Young single adults wards have a meaningful presence in the Church and are now found worldwide from New Zealand to Latin America. Curious about the early days of YSA wards? Here’s a look at how they’ve evolved over the years.
Although the Brigham Young University 1st Ward was created for college students in 1956, and student wards, branches and stakes are mentioned in the 1968 “General Handbook of Instructions,” single adult wards weren’t created for the entire Church until decades later. In the interim, young single adult programs were developed to connect Latter-day Saints to each other and to the gospel. But again, college students were the focus at first, as they were shifting to university campus life.
“Going to college today doesn’t mean leaving the Church circle. The Church is going to college too,” according to a September 1971 New Era article. “You can choose a campus close to home or one far away and still have the influence of the Church in your life.”
At the time, students could stay connected to the Church through the Student Association, which was established by the First Presidency “to assist students to continue growing spiritually while achieving academically,” the New Era article explains. A general authority served as managing director of the Student Association and was assisted by a stake president in the region as well as an institute of religion teacher.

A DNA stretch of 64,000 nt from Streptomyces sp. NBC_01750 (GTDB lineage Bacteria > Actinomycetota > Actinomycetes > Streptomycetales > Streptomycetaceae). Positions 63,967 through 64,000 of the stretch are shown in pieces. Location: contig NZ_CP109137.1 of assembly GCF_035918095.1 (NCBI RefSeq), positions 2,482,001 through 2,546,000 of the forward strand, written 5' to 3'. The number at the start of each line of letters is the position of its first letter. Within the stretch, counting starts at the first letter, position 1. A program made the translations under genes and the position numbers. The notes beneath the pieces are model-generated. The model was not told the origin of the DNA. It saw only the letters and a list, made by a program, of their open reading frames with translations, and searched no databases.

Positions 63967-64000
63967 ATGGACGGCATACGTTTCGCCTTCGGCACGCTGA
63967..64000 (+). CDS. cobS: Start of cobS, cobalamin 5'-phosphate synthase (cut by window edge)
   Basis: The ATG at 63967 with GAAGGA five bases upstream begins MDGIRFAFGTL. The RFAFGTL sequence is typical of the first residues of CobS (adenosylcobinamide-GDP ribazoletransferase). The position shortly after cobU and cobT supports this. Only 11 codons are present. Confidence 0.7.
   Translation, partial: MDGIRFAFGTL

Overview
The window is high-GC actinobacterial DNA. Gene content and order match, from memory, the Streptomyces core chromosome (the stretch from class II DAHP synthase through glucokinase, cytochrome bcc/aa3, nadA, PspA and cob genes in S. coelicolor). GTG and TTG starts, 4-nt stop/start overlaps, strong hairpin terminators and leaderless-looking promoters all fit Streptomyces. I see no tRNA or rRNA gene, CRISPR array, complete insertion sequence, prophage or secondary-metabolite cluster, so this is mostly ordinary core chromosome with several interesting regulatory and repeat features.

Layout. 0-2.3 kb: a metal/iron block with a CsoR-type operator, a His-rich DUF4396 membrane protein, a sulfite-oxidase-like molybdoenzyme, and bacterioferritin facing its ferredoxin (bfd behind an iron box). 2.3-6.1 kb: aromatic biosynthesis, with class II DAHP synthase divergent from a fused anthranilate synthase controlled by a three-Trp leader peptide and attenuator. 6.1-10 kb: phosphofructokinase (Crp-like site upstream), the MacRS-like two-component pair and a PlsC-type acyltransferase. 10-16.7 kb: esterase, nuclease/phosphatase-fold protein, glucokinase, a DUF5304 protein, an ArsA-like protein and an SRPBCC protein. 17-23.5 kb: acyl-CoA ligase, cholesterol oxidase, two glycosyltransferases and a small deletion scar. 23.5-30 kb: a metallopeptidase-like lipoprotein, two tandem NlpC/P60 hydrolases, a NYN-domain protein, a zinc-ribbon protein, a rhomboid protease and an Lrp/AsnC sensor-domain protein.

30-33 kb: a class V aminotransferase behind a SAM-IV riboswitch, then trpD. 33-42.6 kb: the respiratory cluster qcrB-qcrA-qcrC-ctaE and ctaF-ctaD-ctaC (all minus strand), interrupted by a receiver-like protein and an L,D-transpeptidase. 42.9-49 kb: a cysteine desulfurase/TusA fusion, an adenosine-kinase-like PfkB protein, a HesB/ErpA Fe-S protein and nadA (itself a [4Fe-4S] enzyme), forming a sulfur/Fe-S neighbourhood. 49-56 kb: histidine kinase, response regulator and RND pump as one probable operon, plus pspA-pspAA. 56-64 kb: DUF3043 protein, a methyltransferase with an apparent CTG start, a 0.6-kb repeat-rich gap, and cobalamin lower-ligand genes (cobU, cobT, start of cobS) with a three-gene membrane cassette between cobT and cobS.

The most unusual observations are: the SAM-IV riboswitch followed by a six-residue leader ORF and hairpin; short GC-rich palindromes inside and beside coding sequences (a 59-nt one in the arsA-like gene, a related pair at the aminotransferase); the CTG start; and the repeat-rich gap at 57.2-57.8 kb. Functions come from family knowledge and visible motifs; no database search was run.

A student council, which included a president, members of Church fraternities and sororities, servicemen, returned missionaries, representatives of women’s affairs, and others, discussed the needs of students on campus. They then determined which group represented on the council could help meet those needs. The Student Association also coordinated activity dates with other Church-sponsored events “so that there [was] no overlap in timing or type of involvement.”
In 1973, a significant change was made to a Churchwide organization that seems to have been another step toward singles wards.
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